We woke early and ordered continental breakfasts from room service. Fresh-squeezed orange juice, ham, a sharp white cheese, very tasty. Croissants, powdered-sugar-covered pastries. Lots of dry toast, with butter and little pots of jam on the side. Red currant jam is my new favorite thing ever.
We ate, and I’m told I fell back asleep with the tray still on the foot of my bed. Jet lag is a killer. Scott had to be at the con at 11 a.m. for portfolio review and I remember swimming up out of a heavy slumber to say goodbye to him as he headed out the door, backpack over his shoulder. Then I was awake, and I got dressed, ate more jam and also some toast with jam, and took pictures of the view outside our hotel room.
The old bullfighting arena. And cranes!
View to the left: Miró Park. Kindly excuse the glare.
View to the right. You know this one already! The Placa Espanya. Again, forgive the glare and also my laziness in not looking up the fancy c-with-tail keystroke for Placa.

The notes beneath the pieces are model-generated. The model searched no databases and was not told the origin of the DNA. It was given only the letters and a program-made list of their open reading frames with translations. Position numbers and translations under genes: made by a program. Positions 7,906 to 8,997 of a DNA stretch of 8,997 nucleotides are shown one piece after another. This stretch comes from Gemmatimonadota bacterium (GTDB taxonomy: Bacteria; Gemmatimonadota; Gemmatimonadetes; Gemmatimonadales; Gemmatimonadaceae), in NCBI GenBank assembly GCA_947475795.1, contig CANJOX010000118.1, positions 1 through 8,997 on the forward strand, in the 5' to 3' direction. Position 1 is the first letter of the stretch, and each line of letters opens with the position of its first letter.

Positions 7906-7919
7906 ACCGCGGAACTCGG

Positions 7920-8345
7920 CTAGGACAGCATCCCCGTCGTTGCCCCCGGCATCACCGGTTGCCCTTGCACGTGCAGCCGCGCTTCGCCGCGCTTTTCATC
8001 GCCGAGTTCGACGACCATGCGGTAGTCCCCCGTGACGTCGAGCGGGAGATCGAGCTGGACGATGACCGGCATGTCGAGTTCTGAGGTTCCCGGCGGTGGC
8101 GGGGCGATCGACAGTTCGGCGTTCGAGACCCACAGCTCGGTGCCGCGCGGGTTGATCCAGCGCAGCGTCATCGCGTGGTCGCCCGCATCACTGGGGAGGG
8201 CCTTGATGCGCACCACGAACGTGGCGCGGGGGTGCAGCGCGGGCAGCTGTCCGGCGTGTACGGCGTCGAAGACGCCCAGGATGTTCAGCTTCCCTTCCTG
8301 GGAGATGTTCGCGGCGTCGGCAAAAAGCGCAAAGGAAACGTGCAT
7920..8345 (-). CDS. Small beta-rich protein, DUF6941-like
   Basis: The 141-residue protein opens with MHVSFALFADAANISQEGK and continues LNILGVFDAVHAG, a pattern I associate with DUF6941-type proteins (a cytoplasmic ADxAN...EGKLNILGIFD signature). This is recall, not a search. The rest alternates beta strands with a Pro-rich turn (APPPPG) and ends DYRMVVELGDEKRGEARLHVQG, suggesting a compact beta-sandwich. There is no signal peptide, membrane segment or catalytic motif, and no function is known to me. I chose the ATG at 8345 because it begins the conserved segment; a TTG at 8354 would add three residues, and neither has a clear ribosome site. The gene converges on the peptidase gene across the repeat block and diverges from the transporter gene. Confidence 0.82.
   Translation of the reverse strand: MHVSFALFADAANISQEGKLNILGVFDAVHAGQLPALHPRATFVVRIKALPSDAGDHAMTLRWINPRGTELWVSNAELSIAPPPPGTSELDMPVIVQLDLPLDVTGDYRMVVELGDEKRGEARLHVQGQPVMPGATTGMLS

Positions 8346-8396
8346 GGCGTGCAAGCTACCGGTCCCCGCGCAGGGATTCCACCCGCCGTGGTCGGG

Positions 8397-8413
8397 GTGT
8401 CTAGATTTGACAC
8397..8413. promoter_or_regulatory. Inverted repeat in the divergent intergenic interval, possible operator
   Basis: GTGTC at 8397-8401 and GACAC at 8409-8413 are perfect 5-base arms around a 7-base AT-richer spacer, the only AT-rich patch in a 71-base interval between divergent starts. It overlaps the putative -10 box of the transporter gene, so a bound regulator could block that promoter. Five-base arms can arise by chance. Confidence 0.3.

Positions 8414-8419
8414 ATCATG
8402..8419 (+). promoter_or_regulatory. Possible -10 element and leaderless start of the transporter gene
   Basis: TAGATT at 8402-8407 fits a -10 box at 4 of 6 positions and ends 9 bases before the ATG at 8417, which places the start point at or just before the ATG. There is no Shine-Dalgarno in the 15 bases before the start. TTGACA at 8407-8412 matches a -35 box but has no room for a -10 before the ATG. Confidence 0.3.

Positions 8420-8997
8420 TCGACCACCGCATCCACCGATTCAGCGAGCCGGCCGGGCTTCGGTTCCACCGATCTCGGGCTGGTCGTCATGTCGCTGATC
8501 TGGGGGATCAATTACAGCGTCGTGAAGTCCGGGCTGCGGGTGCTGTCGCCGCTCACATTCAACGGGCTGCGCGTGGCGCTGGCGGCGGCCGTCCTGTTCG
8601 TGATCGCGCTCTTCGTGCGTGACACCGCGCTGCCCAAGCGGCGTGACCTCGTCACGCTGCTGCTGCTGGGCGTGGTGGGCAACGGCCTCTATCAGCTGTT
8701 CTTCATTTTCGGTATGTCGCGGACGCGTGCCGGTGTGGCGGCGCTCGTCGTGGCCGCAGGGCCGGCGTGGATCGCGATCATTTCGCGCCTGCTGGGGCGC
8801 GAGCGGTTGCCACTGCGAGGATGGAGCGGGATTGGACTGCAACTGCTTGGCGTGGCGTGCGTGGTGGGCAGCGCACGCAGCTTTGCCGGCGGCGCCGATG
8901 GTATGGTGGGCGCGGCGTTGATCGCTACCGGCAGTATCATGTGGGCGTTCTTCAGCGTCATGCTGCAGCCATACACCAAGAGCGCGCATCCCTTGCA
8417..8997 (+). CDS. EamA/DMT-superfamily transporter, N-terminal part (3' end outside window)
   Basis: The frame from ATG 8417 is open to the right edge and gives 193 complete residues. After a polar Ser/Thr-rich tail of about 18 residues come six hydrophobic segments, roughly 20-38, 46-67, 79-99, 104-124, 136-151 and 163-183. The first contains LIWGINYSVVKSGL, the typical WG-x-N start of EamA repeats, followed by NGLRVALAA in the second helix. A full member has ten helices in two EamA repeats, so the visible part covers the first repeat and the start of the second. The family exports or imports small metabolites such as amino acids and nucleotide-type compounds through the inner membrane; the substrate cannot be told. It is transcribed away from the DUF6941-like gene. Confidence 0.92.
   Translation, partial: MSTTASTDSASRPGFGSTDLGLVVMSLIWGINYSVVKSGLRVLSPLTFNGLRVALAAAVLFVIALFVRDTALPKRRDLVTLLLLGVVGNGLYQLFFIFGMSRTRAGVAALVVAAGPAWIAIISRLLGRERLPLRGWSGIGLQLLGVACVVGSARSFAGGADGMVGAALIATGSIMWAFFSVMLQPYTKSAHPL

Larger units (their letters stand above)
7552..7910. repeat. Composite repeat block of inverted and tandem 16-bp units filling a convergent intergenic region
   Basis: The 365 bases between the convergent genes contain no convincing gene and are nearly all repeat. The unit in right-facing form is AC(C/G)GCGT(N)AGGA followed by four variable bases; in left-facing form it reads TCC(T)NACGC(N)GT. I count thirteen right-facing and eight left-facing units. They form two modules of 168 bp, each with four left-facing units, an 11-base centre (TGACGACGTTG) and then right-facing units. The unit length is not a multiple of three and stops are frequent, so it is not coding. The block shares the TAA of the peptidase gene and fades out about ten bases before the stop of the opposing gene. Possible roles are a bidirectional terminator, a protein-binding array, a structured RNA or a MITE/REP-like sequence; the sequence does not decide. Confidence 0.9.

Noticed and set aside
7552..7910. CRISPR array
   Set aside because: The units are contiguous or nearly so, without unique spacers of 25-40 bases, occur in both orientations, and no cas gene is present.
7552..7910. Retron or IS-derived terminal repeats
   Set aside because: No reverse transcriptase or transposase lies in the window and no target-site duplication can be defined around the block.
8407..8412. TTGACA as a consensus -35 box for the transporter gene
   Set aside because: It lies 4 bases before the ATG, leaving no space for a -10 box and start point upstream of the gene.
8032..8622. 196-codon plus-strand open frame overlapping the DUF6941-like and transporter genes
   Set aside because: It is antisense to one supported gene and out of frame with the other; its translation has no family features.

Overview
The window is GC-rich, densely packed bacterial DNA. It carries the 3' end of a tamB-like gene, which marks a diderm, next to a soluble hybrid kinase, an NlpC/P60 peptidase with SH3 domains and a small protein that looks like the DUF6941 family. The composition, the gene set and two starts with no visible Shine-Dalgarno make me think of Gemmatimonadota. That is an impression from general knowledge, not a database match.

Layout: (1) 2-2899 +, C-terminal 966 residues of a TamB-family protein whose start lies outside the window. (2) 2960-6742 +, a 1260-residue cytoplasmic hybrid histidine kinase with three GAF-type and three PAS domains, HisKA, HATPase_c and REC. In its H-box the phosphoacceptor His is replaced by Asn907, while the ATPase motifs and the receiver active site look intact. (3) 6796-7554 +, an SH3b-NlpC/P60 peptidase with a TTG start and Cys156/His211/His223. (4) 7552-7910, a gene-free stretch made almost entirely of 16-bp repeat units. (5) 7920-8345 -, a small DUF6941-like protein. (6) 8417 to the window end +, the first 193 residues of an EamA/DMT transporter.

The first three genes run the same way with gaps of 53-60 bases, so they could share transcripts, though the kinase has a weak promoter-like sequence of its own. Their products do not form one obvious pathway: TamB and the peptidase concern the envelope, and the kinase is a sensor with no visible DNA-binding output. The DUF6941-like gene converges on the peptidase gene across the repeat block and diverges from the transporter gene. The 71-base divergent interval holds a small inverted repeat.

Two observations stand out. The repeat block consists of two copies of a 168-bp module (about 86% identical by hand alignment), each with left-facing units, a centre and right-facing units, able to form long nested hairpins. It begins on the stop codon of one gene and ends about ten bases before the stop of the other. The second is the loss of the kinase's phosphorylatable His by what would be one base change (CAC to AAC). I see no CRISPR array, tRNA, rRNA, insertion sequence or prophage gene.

View straight down. Love that dedicated bike lane on the sidewalk! And note the red and white bike. It’s a rental, available at sidewalk racks all over the city. Our old hometown, Charlottesville, VA, was just instituting something similar when we left. It’s a genius idea.
Large chunks of the previous afternoon had passed in a blur of sleep deprivation, but somewhere in there Scott and I had discovered that internet access in the hotel cost a charming 17 euros a day, and we’d scouted out an internet cafe a block away that charged only half a euro for thirty minutes. They offered cheap phone service, too, and the hardest part of the day had been the five hours I spent waiting in the hotel lobby while Scott ran down the street to call home and check on kids and grandparents. Okay, so it was really only ten minutes. That was a loooong ten minutes, I am telling you. I think I nodded off several times. That was before our walk to Montjuic, which woke me back up a bit.